Aluminium monobloc fixed-calliper brakes with six pistons each and brake discs with a diameter of 408 mm are used on the front axle. Compared with the 911 GT3, the piston diameters have been increased from 30 to 32 mm. In addition, the thickness of the discs has been increased from 34 to 36 mm. The rear axle continues to be fitted with 380-mm brake discs and four-piston fixed-calliper brakes.

You could opt for the Porsche Ceramic Composite Brake (PCCB) which has 410-mm discs on the front axle and 390-mm discs on the rear axle. The new 911 GT3 RS comes standard with forged light-alloy centre-lock wheels. Road-legal sports tyres measuring 275/35 R 20 at the front and 335/30 R21

Typical RS styling, everything is black on the inside, black leather, Racetex and carbon-weave finish. The 911 GT3 RS is available with the Clubsport package at no extra cost. This includes a steel rollover bar, a hand-held fire extinguisher and six-point seat belts for the driver.

The Weissach Package

The Weissach however is an optional extra. But the option does include a front lid, roof, parts of the rear wing and the upper shell of the exterior mirrors feature a carbon-weave finish. The front and rear anti-roll bars, the rear coupling rods and the shear panel on the rear axle are made of CFRP and contribute to a further enhancement of the driving dynamics.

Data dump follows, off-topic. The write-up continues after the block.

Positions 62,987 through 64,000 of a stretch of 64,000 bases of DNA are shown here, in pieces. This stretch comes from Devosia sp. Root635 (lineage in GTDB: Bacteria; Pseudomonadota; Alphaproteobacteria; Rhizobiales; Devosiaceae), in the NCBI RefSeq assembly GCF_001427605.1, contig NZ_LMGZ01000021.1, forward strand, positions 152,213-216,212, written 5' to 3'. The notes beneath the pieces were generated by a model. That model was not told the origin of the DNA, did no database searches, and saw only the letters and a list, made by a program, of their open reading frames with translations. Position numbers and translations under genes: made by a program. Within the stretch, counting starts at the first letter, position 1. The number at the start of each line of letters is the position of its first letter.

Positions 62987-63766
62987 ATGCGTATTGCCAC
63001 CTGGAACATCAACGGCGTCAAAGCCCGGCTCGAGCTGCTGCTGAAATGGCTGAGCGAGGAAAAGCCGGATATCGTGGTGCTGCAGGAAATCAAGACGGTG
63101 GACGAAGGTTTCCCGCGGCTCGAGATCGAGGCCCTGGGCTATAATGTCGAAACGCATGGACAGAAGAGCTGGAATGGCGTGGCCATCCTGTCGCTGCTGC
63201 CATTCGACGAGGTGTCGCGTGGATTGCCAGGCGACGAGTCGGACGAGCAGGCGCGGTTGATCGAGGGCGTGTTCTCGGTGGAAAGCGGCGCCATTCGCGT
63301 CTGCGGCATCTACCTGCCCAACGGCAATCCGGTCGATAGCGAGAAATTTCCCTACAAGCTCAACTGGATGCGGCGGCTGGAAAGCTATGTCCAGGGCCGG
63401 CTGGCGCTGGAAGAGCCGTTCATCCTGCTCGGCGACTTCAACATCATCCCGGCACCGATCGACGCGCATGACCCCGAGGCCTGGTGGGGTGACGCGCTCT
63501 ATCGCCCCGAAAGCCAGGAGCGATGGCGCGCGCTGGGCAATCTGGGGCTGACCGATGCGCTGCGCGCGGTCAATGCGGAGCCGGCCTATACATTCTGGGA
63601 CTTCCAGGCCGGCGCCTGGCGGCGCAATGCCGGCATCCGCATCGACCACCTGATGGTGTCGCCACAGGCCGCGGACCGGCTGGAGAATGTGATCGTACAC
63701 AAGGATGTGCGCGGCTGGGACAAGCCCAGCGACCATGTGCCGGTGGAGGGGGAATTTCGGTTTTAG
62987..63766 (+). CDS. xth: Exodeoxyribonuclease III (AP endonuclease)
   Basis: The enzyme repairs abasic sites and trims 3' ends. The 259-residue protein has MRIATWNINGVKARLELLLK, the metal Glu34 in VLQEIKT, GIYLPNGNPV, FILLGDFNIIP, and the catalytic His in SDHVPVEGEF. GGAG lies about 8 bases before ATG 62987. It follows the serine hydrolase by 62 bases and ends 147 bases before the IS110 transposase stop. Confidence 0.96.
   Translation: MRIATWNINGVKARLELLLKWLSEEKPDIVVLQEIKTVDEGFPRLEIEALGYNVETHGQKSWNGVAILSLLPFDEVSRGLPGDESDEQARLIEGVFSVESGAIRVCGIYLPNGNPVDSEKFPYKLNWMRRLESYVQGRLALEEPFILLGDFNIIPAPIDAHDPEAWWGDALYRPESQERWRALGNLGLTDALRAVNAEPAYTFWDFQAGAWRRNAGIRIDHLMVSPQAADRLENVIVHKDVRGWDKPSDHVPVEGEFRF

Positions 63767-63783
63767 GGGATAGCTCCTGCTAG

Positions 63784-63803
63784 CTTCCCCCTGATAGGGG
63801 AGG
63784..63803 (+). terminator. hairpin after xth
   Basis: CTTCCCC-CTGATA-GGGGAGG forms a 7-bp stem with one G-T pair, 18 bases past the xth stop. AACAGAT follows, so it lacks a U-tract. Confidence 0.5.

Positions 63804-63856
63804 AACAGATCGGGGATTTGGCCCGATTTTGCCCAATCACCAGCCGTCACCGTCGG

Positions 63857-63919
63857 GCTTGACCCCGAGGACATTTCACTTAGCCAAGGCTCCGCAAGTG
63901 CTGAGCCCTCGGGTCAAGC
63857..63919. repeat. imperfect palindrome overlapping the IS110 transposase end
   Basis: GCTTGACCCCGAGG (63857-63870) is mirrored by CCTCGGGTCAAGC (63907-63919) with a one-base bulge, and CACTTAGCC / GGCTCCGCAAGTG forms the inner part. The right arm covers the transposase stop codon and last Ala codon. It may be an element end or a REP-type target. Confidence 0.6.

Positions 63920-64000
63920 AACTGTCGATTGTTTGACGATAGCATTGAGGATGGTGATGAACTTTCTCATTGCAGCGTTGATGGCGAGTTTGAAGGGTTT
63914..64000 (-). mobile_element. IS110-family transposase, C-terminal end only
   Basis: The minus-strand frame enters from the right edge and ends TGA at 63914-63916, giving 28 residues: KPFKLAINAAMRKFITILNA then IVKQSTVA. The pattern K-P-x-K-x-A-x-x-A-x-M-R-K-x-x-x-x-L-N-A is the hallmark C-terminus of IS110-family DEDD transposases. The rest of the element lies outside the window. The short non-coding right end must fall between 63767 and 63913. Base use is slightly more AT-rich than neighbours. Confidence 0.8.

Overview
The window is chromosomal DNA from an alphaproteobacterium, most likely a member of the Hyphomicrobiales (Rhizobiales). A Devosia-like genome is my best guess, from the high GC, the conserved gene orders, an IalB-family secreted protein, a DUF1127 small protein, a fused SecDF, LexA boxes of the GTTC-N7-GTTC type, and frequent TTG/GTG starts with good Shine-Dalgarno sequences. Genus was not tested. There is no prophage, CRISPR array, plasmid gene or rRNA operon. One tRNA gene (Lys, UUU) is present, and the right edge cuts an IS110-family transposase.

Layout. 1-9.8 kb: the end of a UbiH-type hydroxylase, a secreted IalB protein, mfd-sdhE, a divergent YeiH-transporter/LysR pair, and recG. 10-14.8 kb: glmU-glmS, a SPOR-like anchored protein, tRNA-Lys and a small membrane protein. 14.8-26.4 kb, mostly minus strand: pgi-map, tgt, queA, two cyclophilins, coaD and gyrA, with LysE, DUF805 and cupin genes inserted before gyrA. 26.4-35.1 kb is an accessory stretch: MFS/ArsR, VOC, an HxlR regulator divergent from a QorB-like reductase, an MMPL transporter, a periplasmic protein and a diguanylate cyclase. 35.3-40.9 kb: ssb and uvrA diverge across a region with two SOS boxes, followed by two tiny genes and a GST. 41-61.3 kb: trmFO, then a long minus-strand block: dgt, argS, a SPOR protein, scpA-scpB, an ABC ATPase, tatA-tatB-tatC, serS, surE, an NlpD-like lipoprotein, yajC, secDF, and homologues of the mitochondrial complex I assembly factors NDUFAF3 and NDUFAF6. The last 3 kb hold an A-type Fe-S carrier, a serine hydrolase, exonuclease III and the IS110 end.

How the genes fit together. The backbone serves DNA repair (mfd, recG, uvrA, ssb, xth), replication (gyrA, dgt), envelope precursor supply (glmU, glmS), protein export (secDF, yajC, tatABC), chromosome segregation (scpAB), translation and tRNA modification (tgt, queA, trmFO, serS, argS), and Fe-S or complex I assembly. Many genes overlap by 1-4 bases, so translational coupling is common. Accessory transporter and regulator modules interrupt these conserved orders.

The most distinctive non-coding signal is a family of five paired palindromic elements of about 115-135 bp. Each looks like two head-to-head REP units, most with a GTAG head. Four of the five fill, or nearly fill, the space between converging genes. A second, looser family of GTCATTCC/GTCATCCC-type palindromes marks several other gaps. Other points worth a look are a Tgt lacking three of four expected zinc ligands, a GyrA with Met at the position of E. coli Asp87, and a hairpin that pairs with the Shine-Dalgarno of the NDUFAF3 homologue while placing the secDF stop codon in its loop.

PDK paddle shifters do include motorsport-derived magnet technology, which provides a more dynamic clicks. The rollover bar, constructed for the first time from CFRP, saves around six kilograms compared with the steel version. Optionally available with the Weissach package are magnesium forged wheels, which save another eight kilograms. You could get a Porsche Design Chronograph wristwatch to match the car if you want.

No Nürburgring Timing For Now, But We’re Not Doubting

No matter how much you wanna moan about the new GT3 RS, it’s undoubtedly the epitome of a modern 911 and considering how strict emissions are nowadays, it’s rather insane how Porsche managed to pull off something like this, in this day and age. While facts and figures do explain a lot in detail, a record-breaking lap time tells you everything you need to know about a car like the Porsche GT3 RS. But then again, the prices do start at €229,517. Can’t imagine how much it’ll be here when it reaches our shores.

Written by | Danial Malek

Images by | Porsche